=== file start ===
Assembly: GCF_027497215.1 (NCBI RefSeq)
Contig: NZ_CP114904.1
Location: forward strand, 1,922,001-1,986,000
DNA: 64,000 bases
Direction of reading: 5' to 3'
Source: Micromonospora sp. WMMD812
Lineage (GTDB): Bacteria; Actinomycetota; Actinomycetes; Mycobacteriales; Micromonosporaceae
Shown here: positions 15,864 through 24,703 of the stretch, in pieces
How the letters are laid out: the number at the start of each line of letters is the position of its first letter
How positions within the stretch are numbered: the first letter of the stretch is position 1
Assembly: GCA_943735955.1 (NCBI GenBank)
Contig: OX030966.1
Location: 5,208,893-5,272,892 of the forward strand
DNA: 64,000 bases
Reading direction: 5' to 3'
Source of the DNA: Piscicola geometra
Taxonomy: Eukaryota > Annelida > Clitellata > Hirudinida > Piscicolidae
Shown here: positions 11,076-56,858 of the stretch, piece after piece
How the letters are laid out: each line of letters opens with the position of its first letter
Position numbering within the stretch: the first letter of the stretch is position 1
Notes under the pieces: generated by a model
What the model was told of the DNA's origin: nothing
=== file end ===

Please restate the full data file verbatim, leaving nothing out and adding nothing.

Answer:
Assembly: GCF_027497215.1 (NCBI RefSeq)
Contig: NZ_CP114904.1
Location: forward strand, 1,922,001-1,986,000
DNA: 64,000 bases
Direction of reading: 5' to 3'
Source: Micromonospora sp. WMMD812
Lineage (GTDB): Bacteria; Actinomycetota; Actinomycetes; Mycobacteriales; Micromonosporaceae
Shown here: positions 15,864 through 24,703 of the stretch, in pieces
How the letters are laid out: the number at the start of each line of letters is the position of its first letter
How positions within the stretch are numbered: the first letter of the stretch is position 1
Assembly: GCA_943735955.1 (NCBI GenBank)
Contig: OX030966.1
Location: 5,208,893-5,272,892 of the forward strand
DNA: 64,000 bases
Reading direction: 5' to 3'
Source of the DNA: Piscicola geometra
Taxonomy: Eukaryota > Annelida > Clitellata > Hirudinida > Piscicolidae
Shown here: positions 11,076-56,858 of the stretch, piece after piece
How the letters are laid out: each line of letters opens with the position of its first letter
Position numbering within the stretch: the first letter of the stretch is position 1
Notes under the pieces: generated by a model
What the model was told of the DNA's origin: nothing